:> :"Professional Engineer".  So if you refer to yourself as an engineer in
:> :any of the above states, you are technically in violation of the PE
:law(s)
:> :(one common exception I would think would be the one that Rand
:> :mentions...i.e. "Engineer in Training").
:> :
:> :Regards,
:> :
:> :Scott
:> :Adrian, MI
:> :
:> :
:> :On Wed, 19 May 2004, Jordan Truesdell, PE wrote:
:> :
:> :> At 09:10 AM 5/19/2004 -0400, you wrote:
:> :> >At my old A & E company the terms used for draftsmen (we use CAD Tech
:at
:> :> >my new office, which I prefer) were often confusing. That was in part
:> :> >because like someone else said, architects out of school call
:themselves
:> :> >architectural designers. I have heard to use the term "Architect"
:> :implies
:> :> >AIA certification and that is why they did not use that term
:(illegal),
:> :> >they had to throw in "designer". They do not have the same EI type
:> :> >designation that we have.
:> :> >
:> :>
:> :> I had to jump in here.  I don't find using "Architect" to be any more
:> :> misleading than "Engineer".  Not that I believe that the engineer
:moniker
:> :> has been enhanced by non-registered-professionals using the
:> :> title.  Architect (with a capital A) is still a largely unregulated
:> :label,
:> :> just as Engineer.  Now, if a fresh-out was calling themselves a
:> :Registered
:> :> Architect, or was putting AIA behind their name, that's wrong, but
:htey
:> :> have a degree in architecture, and that makes them no less an
:Architect
:> :> than an Accountant (without a CPA) or an Engineer (without a PE).
:> :>
:> :> At the AE firm I worked for, we Architectural Technicians and
:Engineering
:> :> Technicians for drafters.  A 2 year degree (associate) in some sort of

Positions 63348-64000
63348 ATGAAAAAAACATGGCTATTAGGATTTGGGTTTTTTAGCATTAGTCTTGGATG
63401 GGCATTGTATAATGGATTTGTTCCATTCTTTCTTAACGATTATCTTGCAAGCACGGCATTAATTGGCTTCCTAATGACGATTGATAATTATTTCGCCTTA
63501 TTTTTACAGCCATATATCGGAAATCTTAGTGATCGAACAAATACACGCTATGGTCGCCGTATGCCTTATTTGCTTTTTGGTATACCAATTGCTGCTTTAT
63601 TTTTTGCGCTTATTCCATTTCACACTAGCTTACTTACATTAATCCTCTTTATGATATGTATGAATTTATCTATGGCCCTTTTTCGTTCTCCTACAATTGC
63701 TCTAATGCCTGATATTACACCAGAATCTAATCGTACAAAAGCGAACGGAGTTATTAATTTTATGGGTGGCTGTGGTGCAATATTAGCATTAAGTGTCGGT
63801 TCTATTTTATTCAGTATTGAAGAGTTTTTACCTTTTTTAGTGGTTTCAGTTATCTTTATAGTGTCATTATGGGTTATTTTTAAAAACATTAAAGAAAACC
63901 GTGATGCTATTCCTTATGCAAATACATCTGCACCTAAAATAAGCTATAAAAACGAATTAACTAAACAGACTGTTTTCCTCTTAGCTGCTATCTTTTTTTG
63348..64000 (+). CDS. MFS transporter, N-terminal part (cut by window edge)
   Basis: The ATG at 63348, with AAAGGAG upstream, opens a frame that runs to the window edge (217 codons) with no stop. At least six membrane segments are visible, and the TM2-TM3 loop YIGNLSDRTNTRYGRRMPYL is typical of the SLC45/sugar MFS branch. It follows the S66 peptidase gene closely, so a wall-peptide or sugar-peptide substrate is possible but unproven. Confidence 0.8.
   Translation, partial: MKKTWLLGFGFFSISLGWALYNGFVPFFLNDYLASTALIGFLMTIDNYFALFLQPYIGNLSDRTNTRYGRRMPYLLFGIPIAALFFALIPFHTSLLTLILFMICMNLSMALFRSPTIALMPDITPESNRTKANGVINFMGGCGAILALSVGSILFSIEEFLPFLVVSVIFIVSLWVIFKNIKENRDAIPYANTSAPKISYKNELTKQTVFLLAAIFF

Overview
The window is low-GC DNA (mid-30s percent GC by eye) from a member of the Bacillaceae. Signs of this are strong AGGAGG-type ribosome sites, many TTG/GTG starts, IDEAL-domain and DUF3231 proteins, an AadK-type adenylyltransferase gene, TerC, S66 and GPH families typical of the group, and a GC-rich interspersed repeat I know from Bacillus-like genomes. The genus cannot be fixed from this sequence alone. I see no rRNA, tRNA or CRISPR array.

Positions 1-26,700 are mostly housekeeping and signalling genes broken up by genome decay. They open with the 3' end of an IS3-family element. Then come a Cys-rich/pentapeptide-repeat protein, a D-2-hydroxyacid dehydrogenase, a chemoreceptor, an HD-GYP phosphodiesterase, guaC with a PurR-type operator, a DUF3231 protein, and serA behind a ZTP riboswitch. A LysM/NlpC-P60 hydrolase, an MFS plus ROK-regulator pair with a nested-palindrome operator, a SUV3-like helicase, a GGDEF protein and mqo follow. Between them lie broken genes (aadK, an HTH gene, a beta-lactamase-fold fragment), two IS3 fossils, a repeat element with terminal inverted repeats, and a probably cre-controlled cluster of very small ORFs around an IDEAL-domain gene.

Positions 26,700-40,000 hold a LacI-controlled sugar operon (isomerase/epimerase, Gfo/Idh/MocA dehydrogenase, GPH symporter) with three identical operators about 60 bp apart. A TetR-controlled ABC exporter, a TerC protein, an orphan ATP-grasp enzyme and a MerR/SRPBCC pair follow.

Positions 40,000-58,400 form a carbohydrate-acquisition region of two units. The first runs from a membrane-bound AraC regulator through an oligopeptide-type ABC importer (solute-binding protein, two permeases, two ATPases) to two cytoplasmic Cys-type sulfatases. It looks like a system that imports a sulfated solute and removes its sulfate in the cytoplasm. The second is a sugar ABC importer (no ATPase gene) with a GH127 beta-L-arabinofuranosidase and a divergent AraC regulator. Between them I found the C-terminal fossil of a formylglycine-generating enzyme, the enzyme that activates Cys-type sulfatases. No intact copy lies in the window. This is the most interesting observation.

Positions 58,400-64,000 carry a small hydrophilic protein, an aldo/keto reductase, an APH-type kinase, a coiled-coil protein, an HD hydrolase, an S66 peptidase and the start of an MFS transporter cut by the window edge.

:> :CAD
:> :> related field should be where the bar is set. A drafter with
:aspirations
:> :> for a professional license is more likely to spend less time in your
:firm
:> :> (as a drafter, or at all). Proficiency with the type of building you
:do,
:> :> and the software and operating system is probably just as important as
:> :> education.
:> :>
:> :> On a tangent, in my AE firm, the lowest level of professional was a
:> :"Staff
:> :> Engineer", the highest was an "Associate."  That always struck me as
:> :funny,
:> :> because outside of the AE world (I come from an Aerospace and
:Mechanical
:> :> Design background), an Associate is a fresh-out engineer who can't
:tell a
:> :> cap screw from a set screw, and  "Staff" engineer was highest
:technical
:> :> level, involved with top management in the running of the
:> :company/division.
:> :>
:> :>
:> :> Jordan Truesdell, PE, Principal
:> :>
:> :> Truesdell Engineering, Inc.
:> :> Structural Consulting and Design
:> :> 434 Bluegrass Trail Studio #23
:> :> Newport, VA 24128-0342
:> :> www.truesdellengineering.com
:> :>
:> :>
:> :>